# Download e-book for kindle: Mathematical Analysis Explained by Neil A. Watson

By Neil A. Watson

ISBN-10: 9810215916

ISBN-13: 9789810215910

All however the most simple proofs are labored out intimately sooner than being provided officially during this booklet. therefore lots of the rules are expressed in other ways: the 1st encourages and develops the instinct and the second one supplies a sense for what constitutes an explanation. during this approach, instinct and rigour look as companions instead of rivals. The casual discussions, the examples and the routines may possibly think a few familiarity with calculus, however the definitions, theorems and formal proofs are provided within the right logical order and suppose no past wisdom of calculus. hence a few simple wisdom of calculus is mixed into the presentation instead of being thoroughly excluded.

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Extra resources for Mathematical Analysis Explained

Example text

Also, if x > a then x ¢ S, so that f (x) > q. We can then use the continuity of f at or to deduce that f (Q) = q. Looking at points on both sides of a assumes, of course, that a Ela, b[. This can be verified: since f is continuous at a and f (a) < q, we will have f (x) < q for all x near a, so Boundedness 39 that sup S > a; and since f is continuous at b and f (b) > q, we will have f (x) > q for all x near b, so that sup S < b. Now we've got all the pieces, we'll check them rigorously and in the correct logical order.

Since it is valid when n = 1, it is true for all n E N, by induction. 6) that {stn } is unbounded, so that {s} is unbounded and hence sn -+ 00 (since {S} is increasing). Thus > is divergent. Now consider the case p < 1. We can deduce that E(l/kP) is divergent by comparing its partial sums with those of >(1/k). If p < 1, then k < k for all k E N, so that 1 1 kP k Hence kp- > k=1 E k=1 for all n. Since the sum on the right tends to infinity with n, so does the one on the left. Hence >(1/kP) is divergent if p < 1.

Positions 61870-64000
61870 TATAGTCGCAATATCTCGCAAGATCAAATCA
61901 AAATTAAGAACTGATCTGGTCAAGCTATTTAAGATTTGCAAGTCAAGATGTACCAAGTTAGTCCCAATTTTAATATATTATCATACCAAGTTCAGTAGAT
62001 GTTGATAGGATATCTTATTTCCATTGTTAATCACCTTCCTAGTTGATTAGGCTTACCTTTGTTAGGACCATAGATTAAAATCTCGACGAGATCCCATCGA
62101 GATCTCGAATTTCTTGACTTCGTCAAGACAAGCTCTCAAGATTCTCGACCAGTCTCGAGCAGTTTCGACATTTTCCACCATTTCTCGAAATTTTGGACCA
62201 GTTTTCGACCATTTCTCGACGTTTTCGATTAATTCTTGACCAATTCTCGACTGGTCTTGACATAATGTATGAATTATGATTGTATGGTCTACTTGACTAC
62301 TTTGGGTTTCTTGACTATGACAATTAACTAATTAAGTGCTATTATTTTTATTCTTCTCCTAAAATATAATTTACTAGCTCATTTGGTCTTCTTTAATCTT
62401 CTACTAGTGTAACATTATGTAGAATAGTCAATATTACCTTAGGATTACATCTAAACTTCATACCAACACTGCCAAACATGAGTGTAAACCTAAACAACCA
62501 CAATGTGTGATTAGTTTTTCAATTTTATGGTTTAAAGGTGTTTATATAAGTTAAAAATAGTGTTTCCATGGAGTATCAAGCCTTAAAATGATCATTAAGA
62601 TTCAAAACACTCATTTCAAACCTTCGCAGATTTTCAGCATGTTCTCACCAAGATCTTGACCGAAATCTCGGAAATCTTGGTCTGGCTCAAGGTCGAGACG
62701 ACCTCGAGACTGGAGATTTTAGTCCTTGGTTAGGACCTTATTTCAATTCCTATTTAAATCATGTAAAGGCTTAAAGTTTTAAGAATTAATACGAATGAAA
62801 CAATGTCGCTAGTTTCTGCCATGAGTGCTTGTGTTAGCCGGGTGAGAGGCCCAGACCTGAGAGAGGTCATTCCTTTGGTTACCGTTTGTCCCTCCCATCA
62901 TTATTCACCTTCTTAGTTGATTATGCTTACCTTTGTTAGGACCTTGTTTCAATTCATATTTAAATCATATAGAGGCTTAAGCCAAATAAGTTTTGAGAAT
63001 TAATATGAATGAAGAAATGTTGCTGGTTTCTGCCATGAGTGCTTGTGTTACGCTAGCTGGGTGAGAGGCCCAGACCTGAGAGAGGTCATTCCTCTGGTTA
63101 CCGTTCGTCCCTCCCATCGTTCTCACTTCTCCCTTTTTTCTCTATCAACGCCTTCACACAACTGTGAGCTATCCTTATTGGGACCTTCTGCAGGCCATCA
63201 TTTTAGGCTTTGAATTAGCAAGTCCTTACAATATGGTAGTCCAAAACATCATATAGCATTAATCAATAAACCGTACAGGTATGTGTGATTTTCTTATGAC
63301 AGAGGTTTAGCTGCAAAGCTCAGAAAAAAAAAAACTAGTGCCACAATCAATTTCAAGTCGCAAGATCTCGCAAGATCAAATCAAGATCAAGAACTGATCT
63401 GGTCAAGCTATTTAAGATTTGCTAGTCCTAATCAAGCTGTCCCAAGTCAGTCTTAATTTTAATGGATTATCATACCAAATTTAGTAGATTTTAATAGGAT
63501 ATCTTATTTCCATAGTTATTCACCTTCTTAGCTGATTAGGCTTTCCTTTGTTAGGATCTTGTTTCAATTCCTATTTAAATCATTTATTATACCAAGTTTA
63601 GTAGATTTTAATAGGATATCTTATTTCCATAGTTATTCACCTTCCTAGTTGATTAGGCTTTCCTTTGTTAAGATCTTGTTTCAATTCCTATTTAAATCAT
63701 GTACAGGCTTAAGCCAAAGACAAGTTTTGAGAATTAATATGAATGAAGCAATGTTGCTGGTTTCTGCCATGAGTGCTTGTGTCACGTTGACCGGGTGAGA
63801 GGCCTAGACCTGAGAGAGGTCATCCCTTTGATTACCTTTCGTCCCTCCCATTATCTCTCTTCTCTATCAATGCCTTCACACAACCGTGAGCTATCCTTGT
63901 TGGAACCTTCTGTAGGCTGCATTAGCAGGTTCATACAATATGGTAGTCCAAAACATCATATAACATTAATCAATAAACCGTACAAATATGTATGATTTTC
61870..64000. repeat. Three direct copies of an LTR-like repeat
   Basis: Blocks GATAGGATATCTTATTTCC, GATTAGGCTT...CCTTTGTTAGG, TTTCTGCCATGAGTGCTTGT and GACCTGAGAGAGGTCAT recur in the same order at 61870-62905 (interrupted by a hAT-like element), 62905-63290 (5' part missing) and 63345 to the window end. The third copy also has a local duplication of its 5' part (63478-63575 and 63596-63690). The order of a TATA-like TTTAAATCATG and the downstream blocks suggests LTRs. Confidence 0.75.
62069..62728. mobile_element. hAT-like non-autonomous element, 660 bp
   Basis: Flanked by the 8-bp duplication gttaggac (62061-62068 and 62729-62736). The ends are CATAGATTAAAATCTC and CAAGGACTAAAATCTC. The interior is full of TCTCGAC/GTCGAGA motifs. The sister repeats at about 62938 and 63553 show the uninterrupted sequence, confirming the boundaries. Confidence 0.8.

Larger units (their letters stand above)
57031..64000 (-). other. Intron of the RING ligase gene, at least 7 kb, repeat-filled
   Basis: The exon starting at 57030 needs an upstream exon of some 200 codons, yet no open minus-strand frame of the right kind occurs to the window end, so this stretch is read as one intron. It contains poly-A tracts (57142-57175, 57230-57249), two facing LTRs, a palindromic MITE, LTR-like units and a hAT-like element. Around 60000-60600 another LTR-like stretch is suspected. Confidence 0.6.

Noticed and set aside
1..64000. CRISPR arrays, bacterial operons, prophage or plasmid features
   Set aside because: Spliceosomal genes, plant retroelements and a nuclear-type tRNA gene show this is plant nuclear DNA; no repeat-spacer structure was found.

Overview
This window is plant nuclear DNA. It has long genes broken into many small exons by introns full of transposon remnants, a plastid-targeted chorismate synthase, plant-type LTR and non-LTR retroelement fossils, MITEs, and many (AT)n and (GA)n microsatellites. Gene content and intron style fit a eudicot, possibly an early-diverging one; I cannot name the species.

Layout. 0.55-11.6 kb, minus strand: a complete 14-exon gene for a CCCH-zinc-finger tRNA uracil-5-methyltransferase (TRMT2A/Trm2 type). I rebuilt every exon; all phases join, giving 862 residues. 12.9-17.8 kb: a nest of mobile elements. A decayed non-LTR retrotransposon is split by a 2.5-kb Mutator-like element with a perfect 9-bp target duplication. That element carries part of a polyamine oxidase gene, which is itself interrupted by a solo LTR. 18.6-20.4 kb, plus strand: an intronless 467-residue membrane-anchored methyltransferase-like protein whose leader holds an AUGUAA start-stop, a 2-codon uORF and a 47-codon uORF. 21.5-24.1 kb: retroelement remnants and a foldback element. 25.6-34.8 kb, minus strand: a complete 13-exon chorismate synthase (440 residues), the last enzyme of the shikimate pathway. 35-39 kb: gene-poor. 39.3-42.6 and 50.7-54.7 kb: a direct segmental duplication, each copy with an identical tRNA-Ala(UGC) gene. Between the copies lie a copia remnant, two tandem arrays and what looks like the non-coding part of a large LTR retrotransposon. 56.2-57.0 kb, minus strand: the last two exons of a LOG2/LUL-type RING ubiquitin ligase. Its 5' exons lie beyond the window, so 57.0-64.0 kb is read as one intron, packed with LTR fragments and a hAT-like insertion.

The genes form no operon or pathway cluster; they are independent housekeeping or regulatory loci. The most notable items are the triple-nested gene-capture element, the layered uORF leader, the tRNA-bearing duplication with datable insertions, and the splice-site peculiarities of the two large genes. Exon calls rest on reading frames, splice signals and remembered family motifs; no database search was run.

If f is continuous on [a, b], then f is bounded on [a, b]. For this result, it is helpful to use the intuitive idea (familiar from calculus) that the graph of a continuous function on [a, b] can be interpreted as the path of a particle in the plane from (a, f (a)) to (b, f (b)). We start at a. Since f (a) is the sole element of {f(x) : a < x < a}, that set is bounded. Also, since f is continuous at a, the values of f (x) for x near a will be near f (a), so that there will be Si > 0 such that {f(x) : a < x < a + 61 1 is bounded.

### Mathematical Analysis Explained by Neil A. Watson

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